Americans’ Concept of Moral Values Don’t Match Bush’s

Americans who think that combating hunger and child abuse are important moral issues far outnumber those concerned about same sex marriage or abortion.

A poll by Scripps Howard News Service and Ohio University of 1,001 adult residents of the United Sates found considerable disagreement over which issues Americans would list as important moral concerns. The study found that “moral values” _ the top concern cited by voters in exit polls during the Nov. 2 presidential election _ is a highly diverse concept that means a great many things to different Americans.

The survey asked people to rate 13 issues, ranging from divorce to the nation’s military operations in Iraq, as “a very important, somewhat important or not important moral issue.”

Those issues that seemed to threaten harm or cause suffering easily surpassed all other concerns mentioned in the poll, even those issues commonly cited as critical problems during last year’s elections. For example, 89 percent said child abuse is a very important moral issue, as did 77 percent on spousal abuse and 71 on the general topic of hunger.

The least-often cited concerns were gambling, of which just 18 percent said is a very important moral issue, homosexuality with 31 percent and same sex marriage with 38 percent.

In the middle of the pack was conduct that commonly occurs despite prevailing attitudes that they are immoral or, at least, socially unfortunate. Divorce was rated as very important by 40 percent, while 45 percent listed pornography and 44 percent listed “greed in America” as top concerns.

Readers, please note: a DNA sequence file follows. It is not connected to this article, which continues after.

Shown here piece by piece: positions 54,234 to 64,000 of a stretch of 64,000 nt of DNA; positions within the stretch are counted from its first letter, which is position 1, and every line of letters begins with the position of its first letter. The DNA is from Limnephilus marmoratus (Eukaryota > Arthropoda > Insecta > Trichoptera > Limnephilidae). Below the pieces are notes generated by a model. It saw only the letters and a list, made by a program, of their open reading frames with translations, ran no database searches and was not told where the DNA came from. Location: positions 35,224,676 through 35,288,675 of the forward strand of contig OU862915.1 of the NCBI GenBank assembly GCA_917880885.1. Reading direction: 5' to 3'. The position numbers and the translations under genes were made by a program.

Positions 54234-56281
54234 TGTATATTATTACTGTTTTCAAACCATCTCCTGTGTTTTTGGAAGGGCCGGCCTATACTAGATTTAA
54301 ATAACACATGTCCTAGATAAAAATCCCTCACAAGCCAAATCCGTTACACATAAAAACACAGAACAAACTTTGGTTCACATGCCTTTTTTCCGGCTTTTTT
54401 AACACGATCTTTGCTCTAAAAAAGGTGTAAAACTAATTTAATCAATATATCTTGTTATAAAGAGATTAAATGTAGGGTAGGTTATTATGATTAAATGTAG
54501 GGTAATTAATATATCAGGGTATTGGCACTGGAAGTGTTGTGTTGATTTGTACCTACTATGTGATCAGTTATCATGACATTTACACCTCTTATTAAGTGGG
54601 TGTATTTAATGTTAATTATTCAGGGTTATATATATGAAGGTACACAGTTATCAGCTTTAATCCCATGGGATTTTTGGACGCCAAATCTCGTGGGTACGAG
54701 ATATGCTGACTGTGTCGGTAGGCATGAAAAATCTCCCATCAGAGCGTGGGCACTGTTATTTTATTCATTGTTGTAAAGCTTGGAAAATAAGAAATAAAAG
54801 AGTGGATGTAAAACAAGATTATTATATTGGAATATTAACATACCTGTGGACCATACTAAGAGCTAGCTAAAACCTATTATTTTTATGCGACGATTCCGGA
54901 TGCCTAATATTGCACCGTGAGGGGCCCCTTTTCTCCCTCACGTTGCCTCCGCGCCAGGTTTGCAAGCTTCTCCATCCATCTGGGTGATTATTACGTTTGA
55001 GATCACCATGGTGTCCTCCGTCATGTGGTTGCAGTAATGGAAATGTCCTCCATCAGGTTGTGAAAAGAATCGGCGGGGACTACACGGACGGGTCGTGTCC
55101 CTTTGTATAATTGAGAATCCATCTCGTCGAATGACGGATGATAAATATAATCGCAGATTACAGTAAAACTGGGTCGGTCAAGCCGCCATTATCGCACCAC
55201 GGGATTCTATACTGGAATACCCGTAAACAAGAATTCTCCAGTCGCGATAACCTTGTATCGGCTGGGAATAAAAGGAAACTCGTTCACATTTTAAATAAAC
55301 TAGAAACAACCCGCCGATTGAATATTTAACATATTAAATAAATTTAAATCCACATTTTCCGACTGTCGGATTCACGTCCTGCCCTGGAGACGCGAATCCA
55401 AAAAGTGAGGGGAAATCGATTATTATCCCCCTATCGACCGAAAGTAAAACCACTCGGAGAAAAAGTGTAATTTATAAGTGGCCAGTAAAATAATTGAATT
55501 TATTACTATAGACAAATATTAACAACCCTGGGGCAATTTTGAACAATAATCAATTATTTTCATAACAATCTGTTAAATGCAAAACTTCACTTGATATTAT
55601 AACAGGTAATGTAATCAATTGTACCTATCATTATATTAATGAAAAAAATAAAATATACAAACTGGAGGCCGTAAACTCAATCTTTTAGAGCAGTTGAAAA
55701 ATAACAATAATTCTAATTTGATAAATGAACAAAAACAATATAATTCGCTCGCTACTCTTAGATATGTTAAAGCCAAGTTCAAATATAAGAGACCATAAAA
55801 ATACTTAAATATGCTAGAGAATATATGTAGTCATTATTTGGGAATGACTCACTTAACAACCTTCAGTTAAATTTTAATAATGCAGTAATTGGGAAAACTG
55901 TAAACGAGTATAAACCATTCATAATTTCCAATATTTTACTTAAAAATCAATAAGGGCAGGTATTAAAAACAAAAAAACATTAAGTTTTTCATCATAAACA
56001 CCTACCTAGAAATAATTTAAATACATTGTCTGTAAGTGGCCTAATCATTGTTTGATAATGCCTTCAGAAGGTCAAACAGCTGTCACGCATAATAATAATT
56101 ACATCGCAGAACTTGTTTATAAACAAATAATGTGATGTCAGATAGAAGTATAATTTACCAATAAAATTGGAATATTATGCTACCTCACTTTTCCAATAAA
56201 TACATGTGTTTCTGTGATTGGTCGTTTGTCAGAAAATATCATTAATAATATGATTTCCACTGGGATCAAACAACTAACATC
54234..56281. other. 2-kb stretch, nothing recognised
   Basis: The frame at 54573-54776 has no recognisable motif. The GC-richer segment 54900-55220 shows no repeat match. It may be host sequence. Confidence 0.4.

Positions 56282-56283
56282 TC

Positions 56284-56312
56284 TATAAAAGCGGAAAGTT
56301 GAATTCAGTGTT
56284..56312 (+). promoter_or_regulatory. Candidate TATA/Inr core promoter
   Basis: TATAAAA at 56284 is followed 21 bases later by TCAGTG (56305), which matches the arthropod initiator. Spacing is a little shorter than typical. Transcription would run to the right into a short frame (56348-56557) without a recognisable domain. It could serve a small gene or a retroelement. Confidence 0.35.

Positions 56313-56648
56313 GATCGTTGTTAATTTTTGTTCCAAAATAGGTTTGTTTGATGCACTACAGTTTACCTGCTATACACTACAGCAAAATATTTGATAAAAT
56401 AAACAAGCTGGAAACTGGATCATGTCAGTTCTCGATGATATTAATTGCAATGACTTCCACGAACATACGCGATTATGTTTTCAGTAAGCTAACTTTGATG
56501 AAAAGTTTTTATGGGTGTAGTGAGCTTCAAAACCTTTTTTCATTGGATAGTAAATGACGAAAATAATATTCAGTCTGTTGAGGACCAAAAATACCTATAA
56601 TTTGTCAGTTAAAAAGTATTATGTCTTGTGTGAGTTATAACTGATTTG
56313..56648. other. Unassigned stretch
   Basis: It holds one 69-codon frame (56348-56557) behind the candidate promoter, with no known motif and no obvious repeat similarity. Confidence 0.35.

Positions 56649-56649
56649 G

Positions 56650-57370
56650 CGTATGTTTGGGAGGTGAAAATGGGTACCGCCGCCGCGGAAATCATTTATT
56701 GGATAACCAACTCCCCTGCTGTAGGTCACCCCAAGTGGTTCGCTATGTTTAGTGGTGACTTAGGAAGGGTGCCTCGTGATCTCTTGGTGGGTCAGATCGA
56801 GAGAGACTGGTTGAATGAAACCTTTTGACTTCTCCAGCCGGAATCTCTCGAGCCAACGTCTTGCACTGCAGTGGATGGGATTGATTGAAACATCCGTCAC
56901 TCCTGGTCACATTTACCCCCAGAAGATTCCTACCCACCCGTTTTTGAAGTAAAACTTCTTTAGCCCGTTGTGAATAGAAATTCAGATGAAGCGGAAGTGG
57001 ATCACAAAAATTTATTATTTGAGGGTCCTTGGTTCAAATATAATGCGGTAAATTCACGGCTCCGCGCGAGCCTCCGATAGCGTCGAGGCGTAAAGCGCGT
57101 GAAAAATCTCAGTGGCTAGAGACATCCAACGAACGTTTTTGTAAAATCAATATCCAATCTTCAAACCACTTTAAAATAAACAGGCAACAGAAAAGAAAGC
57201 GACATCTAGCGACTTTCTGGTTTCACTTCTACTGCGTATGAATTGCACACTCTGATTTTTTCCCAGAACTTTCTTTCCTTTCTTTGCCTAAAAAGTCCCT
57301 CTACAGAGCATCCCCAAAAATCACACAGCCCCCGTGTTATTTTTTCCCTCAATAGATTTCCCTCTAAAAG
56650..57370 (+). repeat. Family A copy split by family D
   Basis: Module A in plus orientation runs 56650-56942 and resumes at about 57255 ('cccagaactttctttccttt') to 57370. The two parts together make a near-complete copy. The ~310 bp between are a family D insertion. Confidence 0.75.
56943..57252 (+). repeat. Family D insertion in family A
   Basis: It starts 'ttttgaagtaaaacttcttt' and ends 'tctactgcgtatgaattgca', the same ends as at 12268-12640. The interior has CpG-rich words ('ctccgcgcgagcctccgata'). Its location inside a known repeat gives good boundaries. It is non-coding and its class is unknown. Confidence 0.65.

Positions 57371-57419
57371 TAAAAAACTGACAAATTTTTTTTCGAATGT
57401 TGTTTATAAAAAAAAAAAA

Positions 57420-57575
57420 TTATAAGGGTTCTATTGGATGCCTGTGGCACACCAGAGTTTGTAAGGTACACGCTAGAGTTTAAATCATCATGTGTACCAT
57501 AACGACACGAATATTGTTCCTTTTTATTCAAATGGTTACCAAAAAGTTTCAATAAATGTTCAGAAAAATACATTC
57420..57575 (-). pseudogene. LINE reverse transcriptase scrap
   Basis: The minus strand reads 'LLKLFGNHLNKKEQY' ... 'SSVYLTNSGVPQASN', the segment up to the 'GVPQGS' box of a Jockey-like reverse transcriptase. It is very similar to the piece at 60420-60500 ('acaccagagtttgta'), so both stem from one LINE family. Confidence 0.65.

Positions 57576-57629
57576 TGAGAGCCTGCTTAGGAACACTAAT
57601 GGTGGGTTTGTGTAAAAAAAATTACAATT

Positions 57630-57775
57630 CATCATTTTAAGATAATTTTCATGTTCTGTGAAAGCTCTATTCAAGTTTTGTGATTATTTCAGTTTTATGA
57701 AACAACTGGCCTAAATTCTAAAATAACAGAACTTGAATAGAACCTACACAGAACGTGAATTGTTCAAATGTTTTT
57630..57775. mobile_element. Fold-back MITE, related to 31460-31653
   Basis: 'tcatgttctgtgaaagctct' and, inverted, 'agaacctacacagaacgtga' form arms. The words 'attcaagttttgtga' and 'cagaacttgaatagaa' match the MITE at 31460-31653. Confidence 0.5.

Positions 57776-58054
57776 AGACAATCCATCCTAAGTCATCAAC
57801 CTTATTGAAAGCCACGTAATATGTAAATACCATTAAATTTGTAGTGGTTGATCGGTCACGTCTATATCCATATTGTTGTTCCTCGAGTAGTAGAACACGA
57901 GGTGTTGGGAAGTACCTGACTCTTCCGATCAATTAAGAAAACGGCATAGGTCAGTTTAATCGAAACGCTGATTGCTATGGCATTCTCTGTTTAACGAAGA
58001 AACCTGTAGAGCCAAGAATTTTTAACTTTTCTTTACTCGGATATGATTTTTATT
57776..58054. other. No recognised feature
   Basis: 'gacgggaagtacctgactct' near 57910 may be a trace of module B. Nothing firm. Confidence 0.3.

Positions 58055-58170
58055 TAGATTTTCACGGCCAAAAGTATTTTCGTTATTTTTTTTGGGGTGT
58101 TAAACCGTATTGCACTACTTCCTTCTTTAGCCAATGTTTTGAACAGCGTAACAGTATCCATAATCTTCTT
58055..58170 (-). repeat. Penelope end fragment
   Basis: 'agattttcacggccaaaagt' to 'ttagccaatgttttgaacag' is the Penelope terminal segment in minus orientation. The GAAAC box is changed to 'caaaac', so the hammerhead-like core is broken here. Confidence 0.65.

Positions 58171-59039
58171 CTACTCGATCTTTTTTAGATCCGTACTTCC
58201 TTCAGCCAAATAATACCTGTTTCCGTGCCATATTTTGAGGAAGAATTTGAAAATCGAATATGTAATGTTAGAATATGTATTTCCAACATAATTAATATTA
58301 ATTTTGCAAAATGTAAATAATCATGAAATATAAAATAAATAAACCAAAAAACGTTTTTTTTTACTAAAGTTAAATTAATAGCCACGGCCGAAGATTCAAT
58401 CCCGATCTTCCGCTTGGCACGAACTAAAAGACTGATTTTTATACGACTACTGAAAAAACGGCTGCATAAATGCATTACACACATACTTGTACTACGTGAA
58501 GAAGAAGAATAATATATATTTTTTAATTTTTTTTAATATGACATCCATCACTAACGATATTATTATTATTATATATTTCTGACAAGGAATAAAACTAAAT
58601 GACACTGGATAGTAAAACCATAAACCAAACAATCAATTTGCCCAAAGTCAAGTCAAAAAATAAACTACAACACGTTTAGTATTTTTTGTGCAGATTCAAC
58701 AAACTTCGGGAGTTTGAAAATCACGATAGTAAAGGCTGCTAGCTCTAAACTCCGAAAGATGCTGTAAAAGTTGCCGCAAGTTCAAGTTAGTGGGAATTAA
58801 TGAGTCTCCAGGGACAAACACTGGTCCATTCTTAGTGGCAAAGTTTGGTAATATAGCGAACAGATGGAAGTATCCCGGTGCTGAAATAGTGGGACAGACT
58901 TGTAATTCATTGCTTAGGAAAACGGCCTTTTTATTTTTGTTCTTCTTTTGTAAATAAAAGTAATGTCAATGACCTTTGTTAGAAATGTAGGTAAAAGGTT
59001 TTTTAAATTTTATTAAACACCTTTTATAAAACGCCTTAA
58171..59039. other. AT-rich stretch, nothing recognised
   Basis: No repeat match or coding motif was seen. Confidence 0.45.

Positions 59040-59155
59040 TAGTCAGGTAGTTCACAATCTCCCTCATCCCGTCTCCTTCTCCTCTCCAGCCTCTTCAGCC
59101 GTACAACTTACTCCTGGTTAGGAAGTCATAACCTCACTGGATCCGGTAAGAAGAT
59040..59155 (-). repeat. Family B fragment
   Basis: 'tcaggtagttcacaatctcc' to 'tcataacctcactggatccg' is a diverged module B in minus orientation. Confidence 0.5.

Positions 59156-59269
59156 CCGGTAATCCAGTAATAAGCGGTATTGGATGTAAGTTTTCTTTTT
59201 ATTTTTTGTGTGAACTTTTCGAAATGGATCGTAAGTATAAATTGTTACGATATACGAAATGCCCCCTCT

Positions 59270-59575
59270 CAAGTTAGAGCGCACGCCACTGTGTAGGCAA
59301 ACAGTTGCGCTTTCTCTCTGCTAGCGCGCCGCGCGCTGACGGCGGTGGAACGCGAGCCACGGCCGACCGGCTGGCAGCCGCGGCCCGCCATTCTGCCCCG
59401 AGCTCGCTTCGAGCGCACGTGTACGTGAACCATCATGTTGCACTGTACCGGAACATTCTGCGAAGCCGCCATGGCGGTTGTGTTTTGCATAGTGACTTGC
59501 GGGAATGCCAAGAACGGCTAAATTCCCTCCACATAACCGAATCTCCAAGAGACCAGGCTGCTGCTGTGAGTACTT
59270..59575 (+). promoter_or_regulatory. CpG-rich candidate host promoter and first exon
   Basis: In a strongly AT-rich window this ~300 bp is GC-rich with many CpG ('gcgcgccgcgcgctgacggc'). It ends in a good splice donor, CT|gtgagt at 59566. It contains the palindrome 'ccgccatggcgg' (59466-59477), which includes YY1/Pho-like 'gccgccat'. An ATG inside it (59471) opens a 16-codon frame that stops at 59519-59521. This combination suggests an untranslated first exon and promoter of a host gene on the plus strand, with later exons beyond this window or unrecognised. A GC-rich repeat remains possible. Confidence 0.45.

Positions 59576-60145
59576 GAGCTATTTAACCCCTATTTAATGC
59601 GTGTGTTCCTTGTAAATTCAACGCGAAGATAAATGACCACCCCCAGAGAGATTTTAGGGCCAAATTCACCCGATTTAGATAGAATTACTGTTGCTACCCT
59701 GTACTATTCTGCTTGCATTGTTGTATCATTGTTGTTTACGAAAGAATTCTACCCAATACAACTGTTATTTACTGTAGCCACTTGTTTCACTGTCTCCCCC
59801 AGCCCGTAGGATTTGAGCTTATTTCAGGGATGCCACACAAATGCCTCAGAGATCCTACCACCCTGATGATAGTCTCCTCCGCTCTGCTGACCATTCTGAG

Attitudes on many of these issues varied among different demographic groups. For example, women were twice as likely to list pornography as a top moral issue than were men. But one of the most consistent dividing lines for these issues were political party identification.

About the only issues upon which Democrats and Republicans agree are the convictions that gambling is not an especially pressing moral issue while child abuse overwhelmingly represents a pressing concern.

Republicans were much more likely than Democrats to believe that abortion, divorce and pornography are a very important moral issues. Democrats, by equally wide margins, were more likely than Republicans to think that hunger and greed in America are top moral issues.

Republicans and Democrats were most fiercely divided over the related issues of homosexuality and same-sex marriage. Just 19 percent of Democrats thought homosexuality was a very important issue, compared to 48 percent of Republicans. Sixty percent of Republicans said same-sex marriage is a top concern, compared to 30 percent of Democrats.

The two parties were in general agreement on the moral importance of the U.S. military operations in Iraq, with similar majorities of both parties saying “America’s decision to start a war with Iraq” and “America’s post-war occupation of Iraq” are top moral issues. The agreement of the moral importance of Iraq operations occurs even though Republicans overwhelmingly approve of U.S. involvement in Iraq while Democrats generally are opposed.

However, the parties were again sharply divided over whether “America’s treatment of prisoners in Iraq” is an important moral issue. Sixty-seven percent of Democrats and 44 percent of Republicans said they consider the scandal to be a top issue.

The survey was conducted by telephone from Jan. 30 through Feb. 10 at the Scripps Survey Research Center at Ohio University. It has a margin of error of about 4 percentage points. It was funded through a grant from the Scripps Foundation.

(Thomas Hargrove is a reporter for Scripps Howard News Service. Guido H. Stempel III is director of the Scripps Survey Research Center at Ohio University.)